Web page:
During the 2009 Berkshire Hathaway Annual Meeting, Warren Buffett explained why Berkshire is not interested in spinning-off its companies. Here’s an excerpt from the meeting:
WARREN BUFFETT: Yeah, we will not be spinning off any companies. We had to — we were a bank holding company, believe it or not, at one time. We became one in 1969. Then we were given 10 years to dispose of our bank, which was in Rockford, Illinois, and we did have a, in effect, a spinoff of that.
But, we — if somebody comes around us and says, “Gee, you can — you’ve got a multiple of X, and you can have a multiple of 1 1/2 times X for this subsidiary, if you spin it off,” you know, we can’t wait to throw them out of the office. I mean, it just doesn’t interest us.
We are not looking for something that gives a, you know, a one-month jump or something like that in market value. If we’ve got a wonderful business, we want to continue it within Berkshire.
We’ve got this ability within Berkshire, which is a real asset, in terms of moving money around into various opportunities without tax consequences. I mean, they’re part of a consolidated return.
So if a See’s Candy is a wonderful business, which it is, but it generates a lot of capital that can’t be used effectively in that business, we can move it to some other business or buy other businesses with it.
And we have a real advantage in allocation of capital that a shareholder, basically, can’t do as tax efficiently as we can do it within the company.
Plus, when we buy businesses from people, we make them a promise. You know, they can read our economic principles in the back of the annual report. And they know that we’re buying for keeps.
You know, it is a marriage that’s going to last. And we’re not going to, because we can get a higher multiple or something for a temporary period of time, spin something off.
On top of it, that — there would be those other costs. But that’s not the determining factor. It’s the basic principle at Berkshire that we buy to keep. And people can trust us to keep our word on that.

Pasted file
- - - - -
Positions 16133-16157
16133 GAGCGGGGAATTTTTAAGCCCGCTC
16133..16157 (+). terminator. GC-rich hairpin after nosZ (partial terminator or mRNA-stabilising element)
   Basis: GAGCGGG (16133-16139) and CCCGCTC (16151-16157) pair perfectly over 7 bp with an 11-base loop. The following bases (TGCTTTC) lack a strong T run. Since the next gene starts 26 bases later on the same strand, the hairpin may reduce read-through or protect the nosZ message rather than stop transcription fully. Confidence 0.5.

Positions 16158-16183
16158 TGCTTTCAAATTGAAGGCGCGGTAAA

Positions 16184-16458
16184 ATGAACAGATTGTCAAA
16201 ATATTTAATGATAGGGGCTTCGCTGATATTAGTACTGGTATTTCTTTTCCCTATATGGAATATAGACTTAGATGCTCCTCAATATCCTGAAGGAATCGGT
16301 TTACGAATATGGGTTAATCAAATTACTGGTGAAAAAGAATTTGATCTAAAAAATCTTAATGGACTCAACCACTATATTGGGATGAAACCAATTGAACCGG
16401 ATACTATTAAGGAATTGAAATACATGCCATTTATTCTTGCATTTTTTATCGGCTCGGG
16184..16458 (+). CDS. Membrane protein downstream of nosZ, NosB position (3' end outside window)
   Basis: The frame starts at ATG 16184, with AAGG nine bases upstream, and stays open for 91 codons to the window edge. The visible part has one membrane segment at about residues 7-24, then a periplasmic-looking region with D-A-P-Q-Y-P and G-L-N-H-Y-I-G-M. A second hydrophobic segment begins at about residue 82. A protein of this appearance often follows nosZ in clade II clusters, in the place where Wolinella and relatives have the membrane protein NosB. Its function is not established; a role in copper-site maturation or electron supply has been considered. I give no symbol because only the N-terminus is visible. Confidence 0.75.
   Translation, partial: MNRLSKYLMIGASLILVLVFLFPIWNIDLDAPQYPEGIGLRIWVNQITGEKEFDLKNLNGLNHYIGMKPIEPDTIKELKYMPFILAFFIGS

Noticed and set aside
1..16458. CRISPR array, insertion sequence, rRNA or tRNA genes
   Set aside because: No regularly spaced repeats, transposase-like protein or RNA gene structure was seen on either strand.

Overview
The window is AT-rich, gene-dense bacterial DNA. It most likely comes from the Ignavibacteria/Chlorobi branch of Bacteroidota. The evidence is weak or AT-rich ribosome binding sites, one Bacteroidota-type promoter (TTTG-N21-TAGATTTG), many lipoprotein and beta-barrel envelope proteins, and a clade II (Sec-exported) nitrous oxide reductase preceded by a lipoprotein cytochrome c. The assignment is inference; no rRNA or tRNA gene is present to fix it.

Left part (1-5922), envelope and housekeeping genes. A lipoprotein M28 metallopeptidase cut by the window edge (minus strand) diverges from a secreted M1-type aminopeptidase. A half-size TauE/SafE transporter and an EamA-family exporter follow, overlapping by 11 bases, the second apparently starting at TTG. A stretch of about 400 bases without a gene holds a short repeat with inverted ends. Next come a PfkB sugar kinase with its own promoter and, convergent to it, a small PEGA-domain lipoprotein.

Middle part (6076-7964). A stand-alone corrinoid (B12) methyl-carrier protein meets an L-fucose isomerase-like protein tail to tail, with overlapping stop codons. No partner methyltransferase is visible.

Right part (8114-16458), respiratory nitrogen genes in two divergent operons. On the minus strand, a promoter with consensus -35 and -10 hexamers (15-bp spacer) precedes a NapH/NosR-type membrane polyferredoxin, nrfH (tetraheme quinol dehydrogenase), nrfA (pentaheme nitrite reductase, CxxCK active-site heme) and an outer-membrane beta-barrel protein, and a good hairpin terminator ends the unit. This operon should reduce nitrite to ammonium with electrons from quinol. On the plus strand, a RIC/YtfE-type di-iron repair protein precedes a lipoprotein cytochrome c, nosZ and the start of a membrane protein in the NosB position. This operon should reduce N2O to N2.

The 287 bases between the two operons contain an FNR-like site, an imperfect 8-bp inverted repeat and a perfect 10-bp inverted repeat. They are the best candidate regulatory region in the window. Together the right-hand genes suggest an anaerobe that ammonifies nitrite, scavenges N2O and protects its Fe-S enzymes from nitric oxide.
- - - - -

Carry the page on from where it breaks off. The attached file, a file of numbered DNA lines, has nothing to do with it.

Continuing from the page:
CHARLIE MUNGER: Yeah, the — so many of those spinoffs, because your market cap will be a little higher, Wall Street sells that stuff, so they can get fees.
It isn’t really doing that much for anybody, in the ordinary case.
I suppose the one exception that could happen, if the regulation was crazy enough, you know, you can imagine something that might cause Berkshire to go to two parts. But short of something like that, you’re looking at what you’re going to get.
WARREN BUFFETT: Yeah, if it was actually hurting some operation that — because regulation was focused in that, and that tied the hands of other companies in the Berkshire group, you know, we’d have to look at that.
But, as Charlie said, we have listened to presentation after presentation, over a lot of years, about — by investment bankers, you know, basically saying, you know, “If you just do this wonderful thing,” you know, all these — that the market will love you.
And — it — how much is conscious, and how much is subconscious, we’ll never know. But the one thing we do know is there’s always a fee that accompanies it.
You can listen to the entire discussion here:
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